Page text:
Jeffrey Alan Konen, aged 18.

Corll killed his first known victim, an 18-year-old college freshman, Jeffrey Konen, on September 25, 1970. Konen vanished while hitchhiking with another student from the University of Texas to his parents' home in Houston;[37] he was dropped off alone at the corner of Westheimer Road and South Voss Road near the Uptown area of Houston. At the time of Konen's disappearance, Corll lived in an apartment on Yorktown Street, near the intersection with Westheimer Road. He likely offered to drive Konen to his parents' home. Konen evidently accepted a lift from him.

David Brooks led police to the body of Jeffrey Konen on August 10, 1973. The body was buried at High Island Beach. Forensic scientists subsequently deduced that the youth had died of asphyxiation caused by manual strangulation and a cloth gag which had been placed in his mouth. The body was found buried beneath a layer of lime, wrapped in plastic, naked, and bound hand and foot, suggesting he had also been violated.[38]

Around the time of Konen's murder, David Brooks interrupted Corll in the act of assaulting two teenage boys whom he'd strapped to a plywood torture board.[39] Corll promised Brooks a car in return for his silence; Brooks accepted the offer and Corll bought him a green Chevrolet Corvette. Brooks was later told by Corll that the two youths had been murdered, and he was offered $200 for any boy he could lure to Corll's apartment.[40]

On December 13, 1970, David Brooks lured two 14-year-old boys named James Glass and Danny Yates away from a religious rally held near Houston Heights to Corll's Yorktown apartment.[41] Glass was an acquaintance of Brooks who, at Brooks' behest, had previously visited Corll's apartment. Both youths were tied to opposite sides of Corll's torture board and subsequently raped, strangled and buried in a boat shed Corll had rented on November 17.[42]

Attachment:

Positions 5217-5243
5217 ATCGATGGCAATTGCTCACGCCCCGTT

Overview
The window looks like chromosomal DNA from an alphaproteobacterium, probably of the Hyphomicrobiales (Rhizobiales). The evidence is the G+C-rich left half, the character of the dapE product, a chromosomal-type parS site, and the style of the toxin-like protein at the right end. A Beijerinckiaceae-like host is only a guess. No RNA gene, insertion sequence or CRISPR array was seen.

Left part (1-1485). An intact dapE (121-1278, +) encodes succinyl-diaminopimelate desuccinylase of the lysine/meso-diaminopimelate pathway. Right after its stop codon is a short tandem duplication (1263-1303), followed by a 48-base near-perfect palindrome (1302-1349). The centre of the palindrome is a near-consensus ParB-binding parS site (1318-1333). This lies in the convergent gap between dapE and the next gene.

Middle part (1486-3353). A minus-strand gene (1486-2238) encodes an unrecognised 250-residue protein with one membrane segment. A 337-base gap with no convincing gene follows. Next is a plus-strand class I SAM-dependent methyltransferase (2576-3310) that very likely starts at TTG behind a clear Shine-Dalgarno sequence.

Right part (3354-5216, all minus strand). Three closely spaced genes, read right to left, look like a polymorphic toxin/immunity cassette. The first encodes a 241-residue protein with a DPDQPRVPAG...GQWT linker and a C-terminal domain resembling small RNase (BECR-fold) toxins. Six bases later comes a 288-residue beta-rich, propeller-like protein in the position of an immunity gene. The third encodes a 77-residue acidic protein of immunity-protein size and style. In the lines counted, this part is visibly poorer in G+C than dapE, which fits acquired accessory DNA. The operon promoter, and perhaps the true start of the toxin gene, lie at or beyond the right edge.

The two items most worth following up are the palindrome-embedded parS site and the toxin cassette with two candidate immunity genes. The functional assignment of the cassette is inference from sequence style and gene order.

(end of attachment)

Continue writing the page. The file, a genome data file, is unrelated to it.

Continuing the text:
Donald Waldrop, aged 15.

Six weeks after the double murder of Glass and Yates, on January 30, 1971, Brooks and Corll encountered two teenage brothers named Donald and Jerry Waldrop walking to a bowling alley.[43] Both boys were enticed into Corll's van and were driven to an apartment that Corll had moved into at 3200 Mangum Road, where they were raped, tortured and strangled before Brooks and Corll buried them in the boat shed. Between March and May of 1971, Corll killed three more boys between the ages of 13 and 16; as with the Waldrop brothers, all lived in Houston Heights.[44] Two of these victims, David Hilligiest and Malley Winkle, were abducted and killed together on the afternoon of May 29, 1971. As had been the case with parents of other victims of Corll, both sets of parents launched a frantic search for their sons. One of the youths who voluntarily offered to distribute posters the parents had printed offering a reward for information leading to the boys' whereabouts was 15-year-old Elmer Wayne Henley, a lifelong friend of Hilligiest. The youth pinned the posters around the Heights and attempted to reassure Hilligiest's mother that there may be an innocent explanation for the boys' absence.

On August 17, 1971, Corll and Brooks encountered a 17-year-old acquaintance of Brooks named Ruben Watson walking home from a movie theater in Houston. Brooks persuaded Watson to attend a party at Corll's address. The youth agreed and was taken to Corll's home where he was subsequently strangled and buried in the boat shed.

In the winter of 1971, Brooks introduced Elmer Wayne Henley to Dean Corll; Henley may have been lured to Corll's address as an intended victim. However, Corll evidently decided Henley would make a good accomplice and offered him the same fee — $200 — for any boy he could lure to his apartment, informing Henley that he was involved in a "sexual slavery ring"[45] operating from Dallas.